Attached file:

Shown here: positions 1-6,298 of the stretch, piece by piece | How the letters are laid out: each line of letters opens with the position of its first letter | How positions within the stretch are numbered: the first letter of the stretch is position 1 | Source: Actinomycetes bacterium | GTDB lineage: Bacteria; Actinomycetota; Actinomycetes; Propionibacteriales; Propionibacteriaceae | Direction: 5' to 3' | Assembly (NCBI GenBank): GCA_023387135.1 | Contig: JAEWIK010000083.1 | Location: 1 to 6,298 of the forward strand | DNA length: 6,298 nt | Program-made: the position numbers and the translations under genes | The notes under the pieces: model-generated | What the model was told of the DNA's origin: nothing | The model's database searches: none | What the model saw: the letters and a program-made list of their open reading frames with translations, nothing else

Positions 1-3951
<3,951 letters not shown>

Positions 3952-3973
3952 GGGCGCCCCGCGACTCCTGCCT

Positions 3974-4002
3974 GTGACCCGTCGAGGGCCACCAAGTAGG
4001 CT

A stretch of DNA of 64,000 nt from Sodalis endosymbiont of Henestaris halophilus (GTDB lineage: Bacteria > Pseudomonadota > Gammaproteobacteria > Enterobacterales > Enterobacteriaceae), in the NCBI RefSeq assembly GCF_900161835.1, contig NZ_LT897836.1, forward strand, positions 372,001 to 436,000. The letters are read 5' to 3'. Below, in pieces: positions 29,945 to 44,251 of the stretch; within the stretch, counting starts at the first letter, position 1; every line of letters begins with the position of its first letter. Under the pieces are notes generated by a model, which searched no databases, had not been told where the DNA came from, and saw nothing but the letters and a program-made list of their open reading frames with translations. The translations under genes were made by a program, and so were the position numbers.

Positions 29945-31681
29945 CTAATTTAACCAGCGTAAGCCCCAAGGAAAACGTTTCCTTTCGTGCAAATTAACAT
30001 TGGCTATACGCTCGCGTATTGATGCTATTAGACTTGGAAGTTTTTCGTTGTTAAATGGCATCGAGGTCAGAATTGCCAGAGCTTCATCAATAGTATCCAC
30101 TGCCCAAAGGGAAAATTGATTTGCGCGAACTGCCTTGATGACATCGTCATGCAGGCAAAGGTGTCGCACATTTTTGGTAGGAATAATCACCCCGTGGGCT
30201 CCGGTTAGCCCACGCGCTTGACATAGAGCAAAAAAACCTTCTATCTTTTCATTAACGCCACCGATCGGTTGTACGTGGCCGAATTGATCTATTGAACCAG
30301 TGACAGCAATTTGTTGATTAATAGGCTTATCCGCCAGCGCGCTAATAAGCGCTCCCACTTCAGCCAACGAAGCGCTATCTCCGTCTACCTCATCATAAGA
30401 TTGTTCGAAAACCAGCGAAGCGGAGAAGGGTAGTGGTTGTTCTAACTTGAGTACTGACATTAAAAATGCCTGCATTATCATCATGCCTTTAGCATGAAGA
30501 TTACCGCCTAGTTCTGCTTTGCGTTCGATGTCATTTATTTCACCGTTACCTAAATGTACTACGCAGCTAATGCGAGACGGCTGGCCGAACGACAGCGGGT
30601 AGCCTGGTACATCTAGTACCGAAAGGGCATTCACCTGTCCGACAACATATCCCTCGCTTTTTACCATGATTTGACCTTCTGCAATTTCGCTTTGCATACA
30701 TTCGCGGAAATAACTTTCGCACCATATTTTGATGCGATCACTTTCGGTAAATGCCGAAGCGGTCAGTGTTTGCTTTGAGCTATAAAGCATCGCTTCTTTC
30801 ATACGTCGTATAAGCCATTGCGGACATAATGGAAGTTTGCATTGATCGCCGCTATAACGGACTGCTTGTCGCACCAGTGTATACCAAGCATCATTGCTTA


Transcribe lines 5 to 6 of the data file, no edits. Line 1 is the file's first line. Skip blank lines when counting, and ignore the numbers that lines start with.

3952 GGGCGCCCCGCGACTCCTGCCT

Positions 3974-4002